I think I attended my first yoga class sometime in 2003 or so, at the gym I belonged to when I lived with my parents after graduating college. One of the first things I wanted to do when I joined the gym was take a yoga class, since despite the fact that I had never practiced before, I was really intrigued by the concept of it and wanted to learn more. Part of my motivation was because I heard it made you really lean and toned, and also that you could “get” yoga (which to me meant a good workout) without necessarily breaking a sweat. I believe at one time I referred to yoga as “exercise for lazy people”. Heh.

(I’ve since learned a thousand times over that this is not the case. Buddy, on the other hand, has yet to be convinced.)

So for almost a decade, with pauses when I haven’t had a gym membership (or didn’t know about yogadownload.com), I’ve been practicing yoga whenever I can, and in the last year I have really been a lot more dedicated to it – in part because I know it’s such a good counterpoint to a lot of running. As a personal preference, I usually avoid the classes that bring too much spirituality into the practice or the ones that involve a lot of chanting or “om”-ing – those things just don’t resonate with me. And despite an overly-meddling coworker once warning me against my practice because “they’ll try to get you to join their religion”, I have never given much thought to the spiritual side of yoga – at least as far as it pertains to me and my experience of the practice.

The other day, though, Steve and I were at Whole Foods in an unsuccessful quest to find local organic eggs (they’re the best – trust me), when the cover of Yoga Journal stood out to me, asking, “yoga and religion: can you practice both?”

My first reaction was um, I hope so, or I’ve been doing something wrong, so I bought the magazine in order to read the full article and find out whether I’ve been either a huge yoga fraud or a terrible Christian. It’s unfortunately not available online, but the main premise of the discussion was that yoga is what you make of it, and that a yoga practice can be a spiritual discipline, but it doesn’t necessarily have to be. Whew. I can honestly say I’ve never gotten any flack for being a Christian who practices yoga (with the exception of my meddling coworker), but I do at times feel out of place in class if everyone around me is bowing to their inner light and I’m … not.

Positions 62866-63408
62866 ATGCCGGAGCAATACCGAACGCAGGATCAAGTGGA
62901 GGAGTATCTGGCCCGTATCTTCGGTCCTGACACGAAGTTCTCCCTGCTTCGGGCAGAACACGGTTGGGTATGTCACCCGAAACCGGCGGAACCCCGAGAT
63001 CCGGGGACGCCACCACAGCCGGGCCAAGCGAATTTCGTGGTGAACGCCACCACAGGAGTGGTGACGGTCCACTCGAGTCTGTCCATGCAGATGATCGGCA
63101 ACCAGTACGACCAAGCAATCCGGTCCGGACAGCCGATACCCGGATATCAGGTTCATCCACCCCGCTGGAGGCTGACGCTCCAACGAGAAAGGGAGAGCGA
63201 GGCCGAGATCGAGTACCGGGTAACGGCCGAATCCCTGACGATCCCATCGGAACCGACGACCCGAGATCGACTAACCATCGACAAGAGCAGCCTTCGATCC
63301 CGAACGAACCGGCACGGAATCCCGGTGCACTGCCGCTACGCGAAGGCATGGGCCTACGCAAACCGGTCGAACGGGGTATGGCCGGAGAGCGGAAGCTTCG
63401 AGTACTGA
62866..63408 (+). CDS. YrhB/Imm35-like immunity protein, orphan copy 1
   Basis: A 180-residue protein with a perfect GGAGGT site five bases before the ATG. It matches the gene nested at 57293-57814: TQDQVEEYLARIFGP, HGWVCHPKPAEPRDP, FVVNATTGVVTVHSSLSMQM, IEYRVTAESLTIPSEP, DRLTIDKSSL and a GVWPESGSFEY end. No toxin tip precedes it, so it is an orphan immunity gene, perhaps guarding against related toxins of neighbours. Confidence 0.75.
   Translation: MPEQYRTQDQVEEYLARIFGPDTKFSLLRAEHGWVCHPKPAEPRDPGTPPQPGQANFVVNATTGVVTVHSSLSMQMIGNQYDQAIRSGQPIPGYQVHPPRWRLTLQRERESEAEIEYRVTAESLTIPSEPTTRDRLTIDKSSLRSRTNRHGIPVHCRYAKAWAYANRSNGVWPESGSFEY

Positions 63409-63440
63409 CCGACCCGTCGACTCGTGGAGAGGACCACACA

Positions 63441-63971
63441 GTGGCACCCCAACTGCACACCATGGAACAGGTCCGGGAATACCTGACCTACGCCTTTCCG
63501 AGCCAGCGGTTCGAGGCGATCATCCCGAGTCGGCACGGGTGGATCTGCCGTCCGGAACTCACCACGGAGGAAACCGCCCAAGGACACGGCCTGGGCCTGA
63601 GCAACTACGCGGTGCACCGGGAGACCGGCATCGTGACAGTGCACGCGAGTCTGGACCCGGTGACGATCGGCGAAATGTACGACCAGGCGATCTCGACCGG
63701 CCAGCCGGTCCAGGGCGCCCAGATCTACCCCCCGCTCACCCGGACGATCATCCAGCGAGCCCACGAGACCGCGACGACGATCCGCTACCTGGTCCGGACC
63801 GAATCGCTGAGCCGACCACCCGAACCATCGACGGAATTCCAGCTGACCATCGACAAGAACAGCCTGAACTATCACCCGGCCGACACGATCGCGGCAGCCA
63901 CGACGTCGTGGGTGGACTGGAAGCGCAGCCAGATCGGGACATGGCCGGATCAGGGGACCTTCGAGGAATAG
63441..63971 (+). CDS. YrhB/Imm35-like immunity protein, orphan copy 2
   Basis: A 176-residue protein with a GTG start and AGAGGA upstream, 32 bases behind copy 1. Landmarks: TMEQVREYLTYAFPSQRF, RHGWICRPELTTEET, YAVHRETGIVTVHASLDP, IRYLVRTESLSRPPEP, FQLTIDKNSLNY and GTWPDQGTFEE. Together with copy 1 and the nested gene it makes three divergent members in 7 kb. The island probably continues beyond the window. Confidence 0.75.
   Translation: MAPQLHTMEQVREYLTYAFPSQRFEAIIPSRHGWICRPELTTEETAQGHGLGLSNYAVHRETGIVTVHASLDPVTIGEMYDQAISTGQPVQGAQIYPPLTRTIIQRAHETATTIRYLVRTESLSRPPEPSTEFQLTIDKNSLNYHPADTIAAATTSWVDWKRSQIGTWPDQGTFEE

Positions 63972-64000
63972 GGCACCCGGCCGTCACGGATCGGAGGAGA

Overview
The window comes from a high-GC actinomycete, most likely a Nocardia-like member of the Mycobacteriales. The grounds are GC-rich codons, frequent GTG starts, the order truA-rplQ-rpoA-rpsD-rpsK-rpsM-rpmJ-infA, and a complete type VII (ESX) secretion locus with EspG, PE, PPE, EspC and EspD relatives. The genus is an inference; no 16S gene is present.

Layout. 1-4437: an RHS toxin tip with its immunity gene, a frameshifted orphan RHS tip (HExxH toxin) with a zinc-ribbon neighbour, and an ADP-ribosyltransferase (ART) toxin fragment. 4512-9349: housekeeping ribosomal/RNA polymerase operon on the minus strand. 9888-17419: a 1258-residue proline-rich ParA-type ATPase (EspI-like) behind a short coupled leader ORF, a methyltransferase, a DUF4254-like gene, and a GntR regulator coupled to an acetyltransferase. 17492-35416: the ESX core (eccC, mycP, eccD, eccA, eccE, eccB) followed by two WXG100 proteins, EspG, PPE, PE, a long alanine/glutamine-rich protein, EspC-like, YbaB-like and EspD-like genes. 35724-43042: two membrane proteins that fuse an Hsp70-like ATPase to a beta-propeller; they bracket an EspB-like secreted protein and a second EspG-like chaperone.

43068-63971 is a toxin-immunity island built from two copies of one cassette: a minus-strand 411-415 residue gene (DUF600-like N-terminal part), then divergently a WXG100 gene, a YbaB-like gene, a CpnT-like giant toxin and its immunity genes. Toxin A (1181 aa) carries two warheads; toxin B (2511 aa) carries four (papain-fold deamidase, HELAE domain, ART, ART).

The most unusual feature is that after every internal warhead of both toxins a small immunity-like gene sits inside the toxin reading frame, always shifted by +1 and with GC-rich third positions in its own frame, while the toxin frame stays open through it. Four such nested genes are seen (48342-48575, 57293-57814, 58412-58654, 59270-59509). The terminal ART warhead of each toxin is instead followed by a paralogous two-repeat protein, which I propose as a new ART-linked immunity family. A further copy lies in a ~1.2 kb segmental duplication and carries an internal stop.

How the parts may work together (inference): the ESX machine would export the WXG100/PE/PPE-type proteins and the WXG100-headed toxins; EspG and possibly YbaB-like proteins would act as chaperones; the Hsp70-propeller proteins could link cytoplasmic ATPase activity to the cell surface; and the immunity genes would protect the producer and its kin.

To me, yoga has always been much more of a physical and mental practice than a spiritual one, and truthfully, a large part of that is because I don’t really know how to make it a spiritual practice in the sense that Yoga Journal means. Of course one can use yoga to draw closer to God – just as one can use almost any physical discipline to draw closer to Him. (Who was that runner who said that God made him fast?) I’m not sure if that means I have to ignore the vague spiritual overtones of certain yoga classes or not – or if in order to get more out of my practice, I should attempt to engage them more.

Of course, there is also the fact that to me, when it comes down to it, everything is a spiritual discipline. God is in everything – He’s in my driving to work, He’s in my cooking dinner, He’s in my elliptical workouts, He’s in my hitting the snooze button on the alarm clock – and He is present in my yoga class whether I om or not, whether I’m panicking during warrior II or reaching perfect peace in camel pose. I’ve even seen Him use yoga in the last several weeks to help me feel more at peace with my pregnant self. So that’s why it seemed like such a funny question to me – can you practice yoga and religion? Of course you can – because when you practice religion, and live out your faith, you don’t leave it behind when you step on your mat. So maybe my yoga is a spiritual practice after all.